Wide as the Wind

Edward Stanton

Wide as the Wind has been nominated for a 2017 IPPY Award. Winners will be announced in early April.

The lyrical tale of a boy, a girl, their island, and how they saved it.

Wide as the Wind is the first novel to deal with the stunning, tragic history of Easter Island (Vaitéa). It could be described as quest fiction for all ages in the line of Tolkien’s The Hobbit, but it is set in the real world, not Middle-earth. Wide as the Wind portrays Polynesian voyages across the Pacific Ocean in canoes with no metal parts or instruments: the greatest adventure in human prehistory, as bold as modern space voyages (National Geographic).

When Vaitéa is ravaged by war, hunger and destruction, it falls upon Miru, the fifteen-year-old son of a tribal warrior, to sail to a distant island to find the seeds and shoots of trees that could reforest their homeland. If he decides to undertake the voyage, he must leave behind Kenetéa, a young woman from an enemy tribe with whom he has fallen deeply in love. And if Miru and his crew survive the storms, sharks and marauding ships that await them on a journey over uncharted ocean, an even greater mission would lie ahead. They must show their people that devotion to the earth and sea can be as strong as war and hatred. Wide as the Wind is both a stirring novel of adventure and a prophetic tale for our times.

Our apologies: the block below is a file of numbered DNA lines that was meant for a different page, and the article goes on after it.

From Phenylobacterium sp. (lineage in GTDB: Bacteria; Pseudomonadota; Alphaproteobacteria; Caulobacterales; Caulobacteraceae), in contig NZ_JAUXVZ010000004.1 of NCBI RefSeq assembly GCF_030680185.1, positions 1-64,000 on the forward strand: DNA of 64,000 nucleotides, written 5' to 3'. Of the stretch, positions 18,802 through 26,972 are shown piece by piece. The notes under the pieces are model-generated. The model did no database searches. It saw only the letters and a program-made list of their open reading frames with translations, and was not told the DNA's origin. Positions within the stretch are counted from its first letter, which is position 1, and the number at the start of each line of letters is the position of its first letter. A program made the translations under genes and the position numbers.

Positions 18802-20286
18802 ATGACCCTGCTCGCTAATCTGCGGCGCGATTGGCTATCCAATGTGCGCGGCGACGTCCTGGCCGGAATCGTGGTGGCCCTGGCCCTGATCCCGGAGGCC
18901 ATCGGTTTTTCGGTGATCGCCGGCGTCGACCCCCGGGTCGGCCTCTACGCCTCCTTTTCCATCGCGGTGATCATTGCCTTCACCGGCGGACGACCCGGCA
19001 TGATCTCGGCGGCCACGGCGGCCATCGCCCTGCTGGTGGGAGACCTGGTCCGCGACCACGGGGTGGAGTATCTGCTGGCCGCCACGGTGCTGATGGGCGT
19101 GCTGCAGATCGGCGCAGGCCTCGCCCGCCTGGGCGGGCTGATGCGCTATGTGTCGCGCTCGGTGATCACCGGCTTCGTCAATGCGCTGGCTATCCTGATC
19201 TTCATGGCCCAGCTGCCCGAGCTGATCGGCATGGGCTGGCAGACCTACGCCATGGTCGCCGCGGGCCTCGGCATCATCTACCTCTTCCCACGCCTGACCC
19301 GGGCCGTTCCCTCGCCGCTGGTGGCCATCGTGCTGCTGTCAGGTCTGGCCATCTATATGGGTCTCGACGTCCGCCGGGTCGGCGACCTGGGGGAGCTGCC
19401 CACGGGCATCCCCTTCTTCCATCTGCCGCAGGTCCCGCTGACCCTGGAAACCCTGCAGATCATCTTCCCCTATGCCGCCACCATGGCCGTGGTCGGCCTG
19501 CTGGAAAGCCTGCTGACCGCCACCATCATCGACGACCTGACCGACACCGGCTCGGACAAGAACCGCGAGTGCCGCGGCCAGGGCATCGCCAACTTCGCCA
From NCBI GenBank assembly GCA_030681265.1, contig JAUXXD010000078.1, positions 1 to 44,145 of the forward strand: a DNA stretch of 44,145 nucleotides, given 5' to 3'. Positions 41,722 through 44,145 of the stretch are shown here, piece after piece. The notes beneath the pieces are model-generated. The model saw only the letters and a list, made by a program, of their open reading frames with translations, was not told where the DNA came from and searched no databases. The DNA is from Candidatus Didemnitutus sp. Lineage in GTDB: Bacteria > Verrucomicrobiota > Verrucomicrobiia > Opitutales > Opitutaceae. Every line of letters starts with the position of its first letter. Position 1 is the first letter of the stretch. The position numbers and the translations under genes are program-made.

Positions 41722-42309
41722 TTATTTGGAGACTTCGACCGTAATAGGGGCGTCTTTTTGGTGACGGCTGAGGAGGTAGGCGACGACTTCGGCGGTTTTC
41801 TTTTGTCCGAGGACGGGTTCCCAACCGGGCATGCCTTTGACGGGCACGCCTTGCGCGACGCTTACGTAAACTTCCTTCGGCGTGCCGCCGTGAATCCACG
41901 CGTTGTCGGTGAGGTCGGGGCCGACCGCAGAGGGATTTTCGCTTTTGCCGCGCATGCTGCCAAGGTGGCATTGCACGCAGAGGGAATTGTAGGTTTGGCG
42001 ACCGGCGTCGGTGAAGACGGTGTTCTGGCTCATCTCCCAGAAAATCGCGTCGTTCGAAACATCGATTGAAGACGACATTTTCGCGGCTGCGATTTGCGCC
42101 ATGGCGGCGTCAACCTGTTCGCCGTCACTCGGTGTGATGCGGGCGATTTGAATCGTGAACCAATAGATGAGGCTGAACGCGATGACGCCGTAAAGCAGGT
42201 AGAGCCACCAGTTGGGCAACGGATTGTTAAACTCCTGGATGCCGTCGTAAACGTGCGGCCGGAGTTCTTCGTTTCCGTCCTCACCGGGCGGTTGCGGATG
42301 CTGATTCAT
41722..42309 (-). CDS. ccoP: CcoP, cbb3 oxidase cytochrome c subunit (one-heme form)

Watch the book trailer for Wide as the Wind on Youtube (it's especially beautiful in HD!):

Advance Praise

"Protagonist Miru is a valiant hero, sailing into the sunset and bringing back trees and plants that are essential to the viability of his close-knit community. Miru is well-developed, and he’s featured in an engaging subplot of a chaste romance, sustained even through a long separation during his seafaring years. Miru’s extended family is large, and many additional interactions between him and members of the community showcase his coming-of-age. For readers who appreciate intricately detailed storytelling, the payoff is a strong sense of Polynesian culture in a novel whose style is reminiscent of James Michener’s. Stanton spent many years as an English literature professor, and his craftsmanship reflects this background. VERDICT: Recommended for ambitious middle and high school readers who appreciate a depiction of a little-discussed but significant historical period and culture; for large historical fiction collections."

—Amy Thurow, School Library Journal, November 2016

"Wide as the Wind transports us to an island world both outside time and urgently relevant to us in the 21st century. At the center of the story stands fifteen-year-old Miru, an extraordinary young man who is called upon to forsake passion, family, and security in a quest to restore his island so it might sustain his people again. This novel reminds us of what is important and what we might be called upon to set aside in order to make a world where we and our descendants can live and thrive."

—Leatha Kendrick, author, Almanac of the Invisible